Application security tenfold

Are your internal drives protected against data theft? Yes? Awesome! But what about customer data, sales figures and other sensitive information that is accessible via CRM and ERP systems?

In this article, we are going to examine why application security is a crucial component of any effective cybersecurity concept and how access management software can help protect your applications against unauthorized access.

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What Is Application Security?

The term application security summarizes the processes, tools and methods used to protect your applications against external cyber-attacks, as well as unauthorized access and attacks from within. It is vital that the measures you set protect your applications against external and internal threats and abuse throughout the duration of their lifecycles. IT security experts recommend taking measures both on the software and hardware levels.

Why Do We Need Application Security?

Oh, brave new world! Do you remember the time when cyber security meant protecting static websites and desktop applications? Today, most organizations deploy a colorful mix of third-party and open-source systems and standard software components, alongside other types of applications (e.g. desktop, web, mobile, microservices). These programs are usually accessed via networks, which inevitably exposes them to all sorts of threats.

Most businesses allow not just their users to access the data that is managed within these applications, but also grant access to business partners, suppliers and other relevant parties.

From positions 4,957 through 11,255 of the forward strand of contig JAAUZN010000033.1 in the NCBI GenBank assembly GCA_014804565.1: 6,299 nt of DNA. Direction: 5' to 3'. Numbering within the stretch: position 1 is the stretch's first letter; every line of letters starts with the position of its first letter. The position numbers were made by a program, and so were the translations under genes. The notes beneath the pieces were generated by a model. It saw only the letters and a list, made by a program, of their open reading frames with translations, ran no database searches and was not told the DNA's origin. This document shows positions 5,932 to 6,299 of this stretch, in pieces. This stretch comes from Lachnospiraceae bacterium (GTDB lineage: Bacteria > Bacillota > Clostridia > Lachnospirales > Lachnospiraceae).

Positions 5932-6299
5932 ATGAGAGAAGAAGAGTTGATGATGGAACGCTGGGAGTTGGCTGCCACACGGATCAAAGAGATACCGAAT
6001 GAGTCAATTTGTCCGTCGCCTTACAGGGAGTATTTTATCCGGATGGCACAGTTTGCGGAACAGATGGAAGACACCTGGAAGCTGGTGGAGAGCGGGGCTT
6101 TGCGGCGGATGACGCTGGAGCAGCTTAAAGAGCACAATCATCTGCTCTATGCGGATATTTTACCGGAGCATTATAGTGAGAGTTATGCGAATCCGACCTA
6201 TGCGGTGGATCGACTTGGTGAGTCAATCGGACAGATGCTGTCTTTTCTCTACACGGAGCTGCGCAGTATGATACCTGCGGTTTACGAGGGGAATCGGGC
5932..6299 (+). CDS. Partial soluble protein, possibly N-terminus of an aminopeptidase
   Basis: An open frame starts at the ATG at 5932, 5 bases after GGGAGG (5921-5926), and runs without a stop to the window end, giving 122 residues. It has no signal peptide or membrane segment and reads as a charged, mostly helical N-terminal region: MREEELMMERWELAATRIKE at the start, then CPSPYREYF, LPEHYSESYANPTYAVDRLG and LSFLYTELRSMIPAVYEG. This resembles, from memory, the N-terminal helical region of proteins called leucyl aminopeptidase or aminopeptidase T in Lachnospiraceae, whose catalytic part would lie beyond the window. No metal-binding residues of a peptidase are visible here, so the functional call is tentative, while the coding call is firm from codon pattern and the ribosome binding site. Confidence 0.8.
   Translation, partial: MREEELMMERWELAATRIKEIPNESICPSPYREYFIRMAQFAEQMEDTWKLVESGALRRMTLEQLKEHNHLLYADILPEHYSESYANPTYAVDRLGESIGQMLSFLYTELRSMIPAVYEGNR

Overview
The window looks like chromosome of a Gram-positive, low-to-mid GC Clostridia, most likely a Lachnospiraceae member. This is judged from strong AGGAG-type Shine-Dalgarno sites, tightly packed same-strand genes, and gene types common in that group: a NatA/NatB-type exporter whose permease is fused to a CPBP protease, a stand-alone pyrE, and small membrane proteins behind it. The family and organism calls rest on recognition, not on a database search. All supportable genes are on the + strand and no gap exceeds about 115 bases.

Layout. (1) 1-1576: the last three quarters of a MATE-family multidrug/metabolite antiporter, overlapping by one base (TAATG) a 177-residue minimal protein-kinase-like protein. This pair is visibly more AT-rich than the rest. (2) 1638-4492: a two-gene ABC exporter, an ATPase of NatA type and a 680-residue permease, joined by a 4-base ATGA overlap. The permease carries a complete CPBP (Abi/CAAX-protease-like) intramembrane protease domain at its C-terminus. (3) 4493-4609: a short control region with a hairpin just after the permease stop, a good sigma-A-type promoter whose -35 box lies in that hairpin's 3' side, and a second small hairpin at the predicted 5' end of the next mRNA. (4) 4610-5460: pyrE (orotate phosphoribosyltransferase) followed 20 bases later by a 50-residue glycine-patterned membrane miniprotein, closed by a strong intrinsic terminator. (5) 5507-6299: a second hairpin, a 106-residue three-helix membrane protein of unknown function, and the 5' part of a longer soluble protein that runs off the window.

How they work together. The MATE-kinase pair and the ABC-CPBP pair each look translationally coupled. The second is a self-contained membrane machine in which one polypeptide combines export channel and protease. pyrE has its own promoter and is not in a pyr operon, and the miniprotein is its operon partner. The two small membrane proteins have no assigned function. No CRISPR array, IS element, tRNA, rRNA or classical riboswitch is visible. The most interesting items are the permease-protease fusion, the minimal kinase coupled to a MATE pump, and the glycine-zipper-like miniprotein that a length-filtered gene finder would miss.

Such a slack approach to data management can quickly turn into an exploitable weakness. If important systems such as SAP or Microsoft® Dynamics NAV are not sufficiently protected, you’ll have internal and external perpetrators walking all over you.

The consequences are vandalism, plagiarism and/or heavy fines for the violation of compliance regulations.

What Is the Purpose of Application Security?

First off, application security is a malleable concept that should be discussed and defined as part of an ISMS (Information Security Management System). Those in charge should create a security profile for each application that is used in the company and precisely define the role of this application with regard to the company’s resources: What is the application allowed to do, what is it not allowed to do?

Another measure to combat data abuse and other security risks is to compile a threat model. This involves identifying and prioritizing potential threats to the company’s resources and might include anything from a broken storage medium to large-scale hacker attacks. All incidents as well as any actions taken in each case must be sufficiently documented.

[FREE WHITE PAPER] Access Management for ISO 27001

Learn more about the controls of ISO 27002.

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[FREE WHITE PAPER] Access Management for ISO 27001

Learn more about the controls of ISO 27002.

Go to Download